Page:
Straight from the Specialists
RBI vs the govt: who will blink first?
(The views expressed in this column are the author’s own and do not represent those of Reuters)
At its mid-quarter monetary policy review on June 18, the Reserve Bank of India (RBI) kept its rates unchanged despite expectations of a cut. To further augment liquidity and encourage banks to increase credit flow to the export sector, the RBI has increased the limit of export credit refinance from 15 percent of outstanding export credit of banks to 50 percent, which will potentially release additional liquidity of over 300 billion rupees, equivalent to about 50 basis points reduction in the CRR.
This is an excellent move as lower rates together with a weak rupee should benefit exporters. The overall policy announcement disappointed the markets with stocks down sharply and 10 year g-sec yields up more than 10 bps post policy.
The Reserve Bank had front-loaded the policy rate reduction in April with a cut of 50 basis points. This decision was based on the premise that the process of fiscal consolidation critical for inflation management would get under way, along with other supply-side initiatives. The assessment of the current growth-inflation dynamic is that there are several factors responsible for the slowdown in activity, particularly in investment, with the role of interest rates being relatively small. Consequently, further reduction in the policy interest rate at this juncture, rather than supporting growth, could exacerbate inflationary pressures.
Despite the rate cut in April and clear positioning by the RBI, the government has failed to bring about much needed reforms and address supply bottlenecks. In fact, the impending diesel price hike has been postponed once again due to political pressures.
Even as the manufacturing Purchasing Managers’ Index (PMI) for May suggested that industrial activity remains in an expansionary mode, there is no question that the pace of expansion has slowed significantly. In this context, it is relevant to assess as to what extent high interest rates are affecting economic growth. Estimates suggest that real effective bank lending interest rates, though positive, remain comparatively lower than the levels seen during the high growth phase of 2003-08. This suggests that factors other than interest rates are contributing more significantly to the growth slowdown.
In the wake of increasing allegations that hawkish monetary policy dented growth, the RBI has sought to clarify matters. Indeed, more than interest rates, it’s the policy uncertainty and lack of action by the government that has led to growth slowdown.
The recent fall in the rupee has increased the competitiveness of Indian exports and should act as demand stimulus. High interest rates have taken away a large part of this currency-induced gain in competitiveness; this is evident from the fact that despite a weaker rupee and a stronger yuan, Chinese exports have risen in April-May 2012 whereas Indian exports have fallen by about 4-5 percent on a year-on-year basis.
Notably, the widening wedge between deposit growth and credit growth is intensifying liquidity pressures. However, open market operations (OMOs) have substantially eased liquidity conditions. The Reserve Bank will continue to use OMOs as and when warranted to contain liquidity pressures. Probably the RBI wants to preserve the already reduced CRR weapon for harsher times. The evolving growth-inflation dynamic will continue to influence the Reserve Bank’s stance on interest rates.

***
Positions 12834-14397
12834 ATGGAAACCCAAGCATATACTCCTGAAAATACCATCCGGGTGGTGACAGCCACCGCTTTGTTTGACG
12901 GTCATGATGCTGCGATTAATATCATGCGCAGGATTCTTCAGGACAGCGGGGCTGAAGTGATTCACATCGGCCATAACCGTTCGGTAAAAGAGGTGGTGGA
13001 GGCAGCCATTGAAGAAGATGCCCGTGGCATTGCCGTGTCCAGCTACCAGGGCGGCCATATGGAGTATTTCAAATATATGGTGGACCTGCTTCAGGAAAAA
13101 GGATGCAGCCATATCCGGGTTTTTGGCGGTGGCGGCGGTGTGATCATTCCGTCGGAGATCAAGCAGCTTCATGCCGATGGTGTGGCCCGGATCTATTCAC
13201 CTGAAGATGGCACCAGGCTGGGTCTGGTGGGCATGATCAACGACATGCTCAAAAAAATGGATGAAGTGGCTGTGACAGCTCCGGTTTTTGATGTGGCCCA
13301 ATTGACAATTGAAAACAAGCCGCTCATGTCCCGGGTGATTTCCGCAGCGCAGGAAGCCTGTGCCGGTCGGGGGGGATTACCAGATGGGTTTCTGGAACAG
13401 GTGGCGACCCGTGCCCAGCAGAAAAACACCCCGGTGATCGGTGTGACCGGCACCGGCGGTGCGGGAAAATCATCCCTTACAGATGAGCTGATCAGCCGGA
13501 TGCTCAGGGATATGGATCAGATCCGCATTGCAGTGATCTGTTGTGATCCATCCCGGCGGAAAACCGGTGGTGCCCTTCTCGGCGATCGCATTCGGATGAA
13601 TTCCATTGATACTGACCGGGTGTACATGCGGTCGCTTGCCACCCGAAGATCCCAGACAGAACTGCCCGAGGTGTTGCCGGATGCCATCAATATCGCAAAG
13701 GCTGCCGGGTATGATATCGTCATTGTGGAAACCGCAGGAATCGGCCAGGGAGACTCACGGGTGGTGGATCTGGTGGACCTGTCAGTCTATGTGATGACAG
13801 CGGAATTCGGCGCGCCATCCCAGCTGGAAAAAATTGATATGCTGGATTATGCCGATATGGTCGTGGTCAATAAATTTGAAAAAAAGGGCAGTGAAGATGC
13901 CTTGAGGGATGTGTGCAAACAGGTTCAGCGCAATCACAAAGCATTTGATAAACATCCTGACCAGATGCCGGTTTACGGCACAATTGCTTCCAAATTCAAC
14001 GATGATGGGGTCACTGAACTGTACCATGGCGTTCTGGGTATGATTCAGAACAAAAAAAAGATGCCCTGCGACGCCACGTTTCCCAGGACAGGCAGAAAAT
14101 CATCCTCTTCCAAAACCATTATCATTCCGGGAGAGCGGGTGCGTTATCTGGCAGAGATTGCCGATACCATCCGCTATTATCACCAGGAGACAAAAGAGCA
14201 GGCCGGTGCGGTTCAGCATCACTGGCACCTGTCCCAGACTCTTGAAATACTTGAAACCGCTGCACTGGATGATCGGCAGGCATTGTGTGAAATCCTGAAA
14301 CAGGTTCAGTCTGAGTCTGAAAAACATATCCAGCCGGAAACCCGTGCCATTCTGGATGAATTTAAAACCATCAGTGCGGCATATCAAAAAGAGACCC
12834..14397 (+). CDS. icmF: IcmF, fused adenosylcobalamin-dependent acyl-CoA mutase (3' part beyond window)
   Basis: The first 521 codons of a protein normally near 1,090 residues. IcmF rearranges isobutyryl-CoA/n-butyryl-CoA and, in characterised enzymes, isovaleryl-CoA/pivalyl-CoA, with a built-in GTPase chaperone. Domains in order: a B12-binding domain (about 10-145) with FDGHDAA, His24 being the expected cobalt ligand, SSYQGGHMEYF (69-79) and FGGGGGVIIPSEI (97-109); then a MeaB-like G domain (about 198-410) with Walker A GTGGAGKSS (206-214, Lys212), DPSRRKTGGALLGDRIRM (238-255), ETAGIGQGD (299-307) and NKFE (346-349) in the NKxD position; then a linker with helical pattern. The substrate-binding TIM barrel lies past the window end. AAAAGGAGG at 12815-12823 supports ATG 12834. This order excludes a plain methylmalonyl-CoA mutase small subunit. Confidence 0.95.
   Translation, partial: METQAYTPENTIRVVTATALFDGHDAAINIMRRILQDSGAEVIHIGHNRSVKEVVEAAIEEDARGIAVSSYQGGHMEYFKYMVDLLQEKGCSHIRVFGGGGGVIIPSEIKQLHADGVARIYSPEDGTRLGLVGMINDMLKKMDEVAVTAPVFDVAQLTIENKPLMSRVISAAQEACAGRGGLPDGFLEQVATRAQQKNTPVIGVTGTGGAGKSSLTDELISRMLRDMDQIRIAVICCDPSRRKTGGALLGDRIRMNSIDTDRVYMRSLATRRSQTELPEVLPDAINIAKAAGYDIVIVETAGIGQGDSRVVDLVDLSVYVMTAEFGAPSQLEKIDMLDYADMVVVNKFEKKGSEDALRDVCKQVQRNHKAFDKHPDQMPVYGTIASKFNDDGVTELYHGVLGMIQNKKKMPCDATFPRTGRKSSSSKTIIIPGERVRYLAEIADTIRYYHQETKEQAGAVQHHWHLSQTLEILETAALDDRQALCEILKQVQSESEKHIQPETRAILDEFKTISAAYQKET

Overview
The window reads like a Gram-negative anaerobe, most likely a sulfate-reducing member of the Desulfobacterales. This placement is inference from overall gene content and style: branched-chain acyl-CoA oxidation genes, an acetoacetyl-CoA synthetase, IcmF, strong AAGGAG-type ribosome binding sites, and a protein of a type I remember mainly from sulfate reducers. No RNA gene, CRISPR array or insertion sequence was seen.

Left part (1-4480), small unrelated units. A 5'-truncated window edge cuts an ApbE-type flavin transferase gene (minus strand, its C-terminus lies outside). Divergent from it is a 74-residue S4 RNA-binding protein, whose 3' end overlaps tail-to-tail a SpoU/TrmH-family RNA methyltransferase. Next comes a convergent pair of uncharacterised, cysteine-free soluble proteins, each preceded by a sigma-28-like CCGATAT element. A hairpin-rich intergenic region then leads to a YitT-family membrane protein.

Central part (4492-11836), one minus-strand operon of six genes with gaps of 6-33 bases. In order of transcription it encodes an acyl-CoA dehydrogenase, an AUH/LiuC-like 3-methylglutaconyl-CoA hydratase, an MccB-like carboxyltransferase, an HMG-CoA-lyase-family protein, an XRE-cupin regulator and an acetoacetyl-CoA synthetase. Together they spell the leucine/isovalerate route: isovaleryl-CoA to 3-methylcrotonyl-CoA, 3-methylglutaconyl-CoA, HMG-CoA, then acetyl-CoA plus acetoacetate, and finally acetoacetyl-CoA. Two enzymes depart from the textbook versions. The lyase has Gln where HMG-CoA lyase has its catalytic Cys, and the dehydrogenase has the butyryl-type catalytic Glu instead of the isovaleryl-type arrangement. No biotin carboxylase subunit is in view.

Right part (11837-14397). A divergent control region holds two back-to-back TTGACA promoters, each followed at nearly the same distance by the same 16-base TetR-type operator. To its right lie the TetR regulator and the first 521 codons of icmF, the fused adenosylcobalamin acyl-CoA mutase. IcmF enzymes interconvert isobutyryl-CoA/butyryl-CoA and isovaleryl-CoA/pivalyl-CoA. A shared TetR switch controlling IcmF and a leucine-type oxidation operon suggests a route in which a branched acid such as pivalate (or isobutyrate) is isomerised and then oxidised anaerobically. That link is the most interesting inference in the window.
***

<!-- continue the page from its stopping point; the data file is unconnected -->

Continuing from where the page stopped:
The widening current account deficit, despite the slowdown in growth, is symptomatic of demand-supply imbalances and a pointer to the urgent need to resolve supply bottlenecks. The failure to pass on high oil prices had resulted in demand for oil remaining uncharacteristically strong despite slowing growth, resulting in higher trade and hence current a/c deficit.
The RBI has this uncanny ability to surprise markets. In April, it surprised the markets with a larger-than-expected rate cut. This time it has done so with no cut at all. It has rightly blamed the slowdown in growth to factors other than high interest rates. Whereas a rate cut today would have been positive for markets, by not succumbing to popular demand, the RBI has put the onus of rejuvenating growth on the government. After close scrutiny, a number of reasons can be put forth for RBI action (or lack of it) — high inflation, inability to formulate a credible fiscal consolidation process (procrastination on diesel price hikes is an example) and expectations/fears of further quantitative easing in developed markets. Since concerns from overseas (read Europe) refuse to go away, it seems that the RBI is preserving its ammunition for a day when it would be needed the most.
We seem to be moving towards stagflation, with growth at 5.3 percent and inflation (WPI) at more than 7 percent. In fact, CPI inflation for May came in at 10.36 percent, justifying the RBI’s latest stance. Even if the RBI had cut rates, there is doubt as to what extent banks would have followed it.
Expectations of money printing abroad may have given the RBI some room to continue its crusade against inflation and resist pressure to cut rates immediately to ease liquidity. Also, as rightly mentioned by it, there is a risk of commodity prices rising and thus adding to inflationary pressures, if developed markets start printing money once again. The point is, how long would it wait for Quantitative Easing (QE) abroad, before finally succumbing to the pressure and cut rates? A game of brinksmanship seems to be going on in between the RBI and the government. Let’s see who blinks first.